Mr Jehoma said that the Department was looking into the lack of compliance.
Mr Morwamoche said that people did not save for their retirement because the country’s tax laws penalised them for this.
Mr Jehoma said that middle and high income earners were normally the individuals that contributed to private retirement funds, for they received tax breaks. This should be seen as a subsidy from the government.
Mr Masutha said there seemed to be a perverse disparity between private and public retirement beneficiaries, and he asked for statistics on this. He questioned why there would be a consolidation of private retirement funds in the advent of a voluntary contribution public fund.
Mr Jehoma responded that social development was charged with meeting the gaps between public and private funds. He said much of the contribution made to private funds was diminished by administrative costs and when the benefit was paid out, the amount was far lower than expected. He said the consolidation could be seen as a forced process as beneficiaries would remove their funds and place it in the public fund as a result of the greater return.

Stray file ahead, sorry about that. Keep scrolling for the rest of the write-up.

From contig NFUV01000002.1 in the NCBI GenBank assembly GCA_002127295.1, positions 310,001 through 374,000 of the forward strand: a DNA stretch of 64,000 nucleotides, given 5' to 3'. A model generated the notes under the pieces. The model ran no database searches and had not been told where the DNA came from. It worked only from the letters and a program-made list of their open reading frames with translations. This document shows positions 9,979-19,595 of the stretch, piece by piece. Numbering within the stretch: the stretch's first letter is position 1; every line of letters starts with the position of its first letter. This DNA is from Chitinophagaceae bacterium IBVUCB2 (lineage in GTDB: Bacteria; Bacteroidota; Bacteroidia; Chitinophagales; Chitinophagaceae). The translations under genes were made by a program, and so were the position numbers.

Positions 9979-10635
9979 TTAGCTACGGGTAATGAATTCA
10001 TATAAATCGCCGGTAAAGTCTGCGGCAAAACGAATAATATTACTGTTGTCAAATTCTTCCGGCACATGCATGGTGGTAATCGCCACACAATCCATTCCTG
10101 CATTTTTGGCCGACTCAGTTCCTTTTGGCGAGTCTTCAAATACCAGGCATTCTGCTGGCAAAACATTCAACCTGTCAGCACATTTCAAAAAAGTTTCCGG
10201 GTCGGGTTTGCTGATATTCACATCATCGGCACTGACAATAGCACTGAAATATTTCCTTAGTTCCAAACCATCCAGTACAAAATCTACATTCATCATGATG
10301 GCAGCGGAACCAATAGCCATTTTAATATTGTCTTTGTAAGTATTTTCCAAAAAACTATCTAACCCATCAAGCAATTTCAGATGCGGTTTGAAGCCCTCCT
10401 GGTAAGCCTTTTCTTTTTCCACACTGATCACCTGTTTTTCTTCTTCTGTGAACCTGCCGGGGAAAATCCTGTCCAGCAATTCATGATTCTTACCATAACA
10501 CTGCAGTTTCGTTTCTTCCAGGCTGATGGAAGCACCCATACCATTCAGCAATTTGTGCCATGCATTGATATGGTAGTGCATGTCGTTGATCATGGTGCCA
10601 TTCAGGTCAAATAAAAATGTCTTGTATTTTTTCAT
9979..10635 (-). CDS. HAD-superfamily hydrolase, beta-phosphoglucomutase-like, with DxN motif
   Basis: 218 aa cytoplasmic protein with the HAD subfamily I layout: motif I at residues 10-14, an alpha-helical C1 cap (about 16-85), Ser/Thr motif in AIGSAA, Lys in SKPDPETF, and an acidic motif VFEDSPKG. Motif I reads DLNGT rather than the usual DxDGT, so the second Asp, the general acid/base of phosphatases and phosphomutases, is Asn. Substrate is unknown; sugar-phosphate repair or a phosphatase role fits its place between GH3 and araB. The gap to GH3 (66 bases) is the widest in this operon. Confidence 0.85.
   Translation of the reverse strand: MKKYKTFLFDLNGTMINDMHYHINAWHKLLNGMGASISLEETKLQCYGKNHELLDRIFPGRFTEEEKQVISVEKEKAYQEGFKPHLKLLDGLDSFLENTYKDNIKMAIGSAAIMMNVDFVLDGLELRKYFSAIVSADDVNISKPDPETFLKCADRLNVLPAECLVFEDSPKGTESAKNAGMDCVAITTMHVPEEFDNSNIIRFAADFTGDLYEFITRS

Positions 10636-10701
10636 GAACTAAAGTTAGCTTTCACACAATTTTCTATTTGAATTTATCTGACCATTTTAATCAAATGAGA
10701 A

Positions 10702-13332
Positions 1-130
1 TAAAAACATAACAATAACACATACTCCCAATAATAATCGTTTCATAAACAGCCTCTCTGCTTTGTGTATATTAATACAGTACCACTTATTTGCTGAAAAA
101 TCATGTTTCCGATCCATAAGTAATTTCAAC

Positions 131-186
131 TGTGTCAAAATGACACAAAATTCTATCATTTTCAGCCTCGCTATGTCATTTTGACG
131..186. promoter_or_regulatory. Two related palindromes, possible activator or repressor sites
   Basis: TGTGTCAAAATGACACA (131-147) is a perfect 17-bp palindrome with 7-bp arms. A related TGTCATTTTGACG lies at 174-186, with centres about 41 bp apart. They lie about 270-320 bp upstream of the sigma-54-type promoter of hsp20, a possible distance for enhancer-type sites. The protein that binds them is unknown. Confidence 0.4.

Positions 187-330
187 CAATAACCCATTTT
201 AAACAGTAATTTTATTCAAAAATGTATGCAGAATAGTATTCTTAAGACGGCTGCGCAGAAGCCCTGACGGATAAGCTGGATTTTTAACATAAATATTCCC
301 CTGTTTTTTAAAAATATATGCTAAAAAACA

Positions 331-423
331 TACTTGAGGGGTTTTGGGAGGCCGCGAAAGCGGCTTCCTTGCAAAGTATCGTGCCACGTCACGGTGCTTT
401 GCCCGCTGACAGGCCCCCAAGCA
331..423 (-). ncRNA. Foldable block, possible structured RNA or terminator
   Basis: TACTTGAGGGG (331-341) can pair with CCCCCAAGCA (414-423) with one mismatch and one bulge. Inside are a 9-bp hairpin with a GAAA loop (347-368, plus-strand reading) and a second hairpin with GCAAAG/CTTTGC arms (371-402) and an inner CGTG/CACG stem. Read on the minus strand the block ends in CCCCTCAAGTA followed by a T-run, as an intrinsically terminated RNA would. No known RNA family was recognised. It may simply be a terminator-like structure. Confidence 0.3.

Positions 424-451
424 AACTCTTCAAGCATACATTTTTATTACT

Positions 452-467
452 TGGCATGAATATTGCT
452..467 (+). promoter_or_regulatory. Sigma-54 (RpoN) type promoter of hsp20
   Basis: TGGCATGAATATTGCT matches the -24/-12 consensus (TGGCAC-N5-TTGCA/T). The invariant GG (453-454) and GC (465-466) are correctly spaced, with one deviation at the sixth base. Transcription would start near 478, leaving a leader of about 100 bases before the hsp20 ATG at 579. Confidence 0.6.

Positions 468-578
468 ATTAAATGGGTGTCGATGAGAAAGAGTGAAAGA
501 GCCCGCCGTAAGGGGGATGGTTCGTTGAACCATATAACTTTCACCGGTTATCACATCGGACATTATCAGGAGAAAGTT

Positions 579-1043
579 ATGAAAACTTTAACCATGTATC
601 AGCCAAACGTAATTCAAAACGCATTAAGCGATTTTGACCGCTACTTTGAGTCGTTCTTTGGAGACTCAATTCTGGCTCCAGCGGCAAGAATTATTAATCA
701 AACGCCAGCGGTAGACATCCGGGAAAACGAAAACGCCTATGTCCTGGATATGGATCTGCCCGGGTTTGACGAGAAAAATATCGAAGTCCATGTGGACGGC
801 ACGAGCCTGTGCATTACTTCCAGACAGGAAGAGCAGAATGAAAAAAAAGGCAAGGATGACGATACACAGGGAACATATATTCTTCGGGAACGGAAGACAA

Mr D Mabena (ANC) asked what the monitoring process was over guardians of children who were eligible for the Children’s Grant and what access the children had to legal advice on the use of their grants as this was often an additional financial burden.
Ms Naicker said that with regard to the 0-14 year-old benefits the Department was developing a policy on issues such as determining the poverty line and establishing equity between the Children’s Grant and foster grants. She pointed to an earlier question relating to social workers claiming fostering grants, and she said that the grant was paid to the child and not the guardian. She added that anyone could foster a child and encouraged the members to do so. She said that the Department was working with the Department of Justice to provide legal aid to children.
Mr Nzimande asked how the pension reform would affect those living on military disability grants.
Mr Jehoma said that in terms of social assistance the disability grant would automatically convert to a pension grant when the recipient reached pensionable age.
The Chairperson said the country faced numerous challenges on social development, which it was compelled to meet.
The meeting was adjourned.